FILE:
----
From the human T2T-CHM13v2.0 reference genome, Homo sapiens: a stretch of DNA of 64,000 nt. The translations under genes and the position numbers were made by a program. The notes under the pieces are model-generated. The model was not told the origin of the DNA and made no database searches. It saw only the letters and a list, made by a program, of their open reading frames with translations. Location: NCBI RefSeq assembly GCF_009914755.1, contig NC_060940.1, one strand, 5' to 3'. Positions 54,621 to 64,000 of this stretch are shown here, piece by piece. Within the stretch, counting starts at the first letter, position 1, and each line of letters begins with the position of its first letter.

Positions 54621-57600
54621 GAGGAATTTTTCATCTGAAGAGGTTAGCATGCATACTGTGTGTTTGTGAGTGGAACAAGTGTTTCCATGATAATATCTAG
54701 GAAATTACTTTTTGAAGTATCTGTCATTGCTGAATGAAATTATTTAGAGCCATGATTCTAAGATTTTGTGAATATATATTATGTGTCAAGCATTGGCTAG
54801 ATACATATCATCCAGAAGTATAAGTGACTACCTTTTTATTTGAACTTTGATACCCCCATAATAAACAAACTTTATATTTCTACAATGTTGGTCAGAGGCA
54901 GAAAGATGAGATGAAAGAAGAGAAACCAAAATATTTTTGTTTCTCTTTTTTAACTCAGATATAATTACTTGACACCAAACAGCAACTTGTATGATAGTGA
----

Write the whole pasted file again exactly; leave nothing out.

From the human T2T-CHM13v2.0 reference genome, Homo sapiens: a stretch of DNA of 64,000 nt. The translations under genes and the position numbers were made by a program. The notes under the pieces are model-generated. The model was not told the origin of the DNA and made no database searches. It saw only the letters and a list, made by a program, of their open reading frames with translations. Location: NCBI RefSeq assembly GCF_009914755.1, contig NC_060940.1, one strand, 5' to 3'. Positions 54,621 to 64,000 of this stretch are shown here, piece by piece. Within the stretch, counting starts at the first letter, position 1, and each line of letters begins with the position of its first letter.

Positions 54621-57600
54621 GAGGAATTTTTCATCTGAAGAGGTTAGCATGCATACTGTGTGTTTGTGAGTGGAACAAGTGTTTCCATGATAATATCTAG
54701 GAAATTACTTTTTGAAGTATCTGTCATTGCTGAATGAAATTATTTAGAGCCATGATTCTAAGATTTTGTGAATATATATTATGTGTCAAGCATTGGCTAG
54801 ATACATATCATCCAGAAGTATAAGTGACTACCTTTTTATTTGAACTTTGATACCCCCATAATAAACAAACTTTATATTTCTACAATGTTGGTCAGAGGCA
54901 GAAAGATGAGATGAAAGAAGAGAAACCAAAATATTTTTGTTTCTCTTTTTTAACTCAGATATAATTACTTGACACCAAACAGCAACTTGTATGATAGTGA